Date of Award


Document Type


Degree Name

Doctorate of Education, Ed.D.


College of Education



First Advisor

Donna Graham, Ph.D.

Second Advisor

Gerald Kiel, Ph.D.

Third Advisor

Edward Kim, Ph.D.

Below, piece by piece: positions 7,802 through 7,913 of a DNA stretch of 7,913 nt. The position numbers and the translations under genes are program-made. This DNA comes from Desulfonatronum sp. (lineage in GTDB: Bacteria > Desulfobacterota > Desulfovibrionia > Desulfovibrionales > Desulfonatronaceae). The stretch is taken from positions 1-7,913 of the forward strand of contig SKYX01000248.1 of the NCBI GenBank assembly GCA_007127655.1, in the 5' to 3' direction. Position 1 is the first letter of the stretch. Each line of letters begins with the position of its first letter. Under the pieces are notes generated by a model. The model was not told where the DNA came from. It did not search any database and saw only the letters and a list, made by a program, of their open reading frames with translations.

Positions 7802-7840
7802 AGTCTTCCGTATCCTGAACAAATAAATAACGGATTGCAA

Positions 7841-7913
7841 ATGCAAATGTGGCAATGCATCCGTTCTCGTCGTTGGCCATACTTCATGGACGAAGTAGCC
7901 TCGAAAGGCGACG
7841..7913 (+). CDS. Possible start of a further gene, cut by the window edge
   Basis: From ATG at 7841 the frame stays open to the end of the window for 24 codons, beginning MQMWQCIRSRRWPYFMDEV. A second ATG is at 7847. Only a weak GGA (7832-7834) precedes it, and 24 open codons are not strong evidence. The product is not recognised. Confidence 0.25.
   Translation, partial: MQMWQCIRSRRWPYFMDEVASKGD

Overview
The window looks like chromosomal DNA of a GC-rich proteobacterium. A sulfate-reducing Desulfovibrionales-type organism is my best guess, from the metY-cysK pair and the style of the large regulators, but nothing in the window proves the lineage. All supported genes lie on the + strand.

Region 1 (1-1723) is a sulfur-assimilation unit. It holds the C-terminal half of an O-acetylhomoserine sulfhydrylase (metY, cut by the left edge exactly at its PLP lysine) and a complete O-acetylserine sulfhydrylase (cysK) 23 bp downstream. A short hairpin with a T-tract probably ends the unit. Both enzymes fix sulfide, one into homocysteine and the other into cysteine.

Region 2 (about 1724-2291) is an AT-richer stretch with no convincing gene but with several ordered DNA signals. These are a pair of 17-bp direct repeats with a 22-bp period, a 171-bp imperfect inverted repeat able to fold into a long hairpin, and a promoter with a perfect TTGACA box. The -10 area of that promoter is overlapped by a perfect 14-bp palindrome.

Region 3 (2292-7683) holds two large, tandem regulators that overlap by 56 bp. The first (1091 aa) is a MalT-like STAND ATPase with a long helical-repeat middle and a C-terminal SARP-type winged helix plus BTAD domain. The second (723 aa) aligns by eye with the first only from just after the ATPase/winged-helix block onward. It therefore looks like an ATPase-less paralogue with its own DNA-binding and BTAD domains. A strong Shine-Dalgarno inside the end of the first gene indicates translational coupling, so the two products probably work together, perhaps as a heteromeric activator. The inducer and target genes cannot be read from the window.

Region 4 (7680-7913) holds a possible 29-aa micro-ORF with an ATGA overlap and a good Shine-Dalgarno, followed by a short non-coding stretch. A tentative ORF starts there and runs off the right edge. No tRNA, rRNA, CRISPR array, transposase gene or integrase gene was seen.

The purpose of this study was to examine if a relationship existed between metacognitive instruction and students’ growth rate for fluency, accuracy, self-correction rates, and comprehension in reading. The research question that guided this study was: To what extent is there a relationship between metacognitive instruction using Reciprocal Teaching method and increasing student success for first-grade emergent readers as evidenced by Curriculum-based Measurements and STAR Accelerated Reader tests. Constructivism theory was used to develop an understanding of learning that asserts student learning happens when students make meaning for themselves. The sample for this study was a convenient of 16 first-grade emergent readers. The primary investigator utilized three assessments at the beginning and end of the research period. These assessments included, Curriculum-Based Measurement, Qualitative Reading Inventory, sixth edition, and the STAR Accelerated Reader test. The assessment results were compared, and a positive relationship was found between metacognitive instruction and the student success achieved through the calculation of a two-tailed t test. These results offer insight into the value of instruction for emergent readers that goes beyond simple decoding into a deeper comprehension and metacognitive instruction.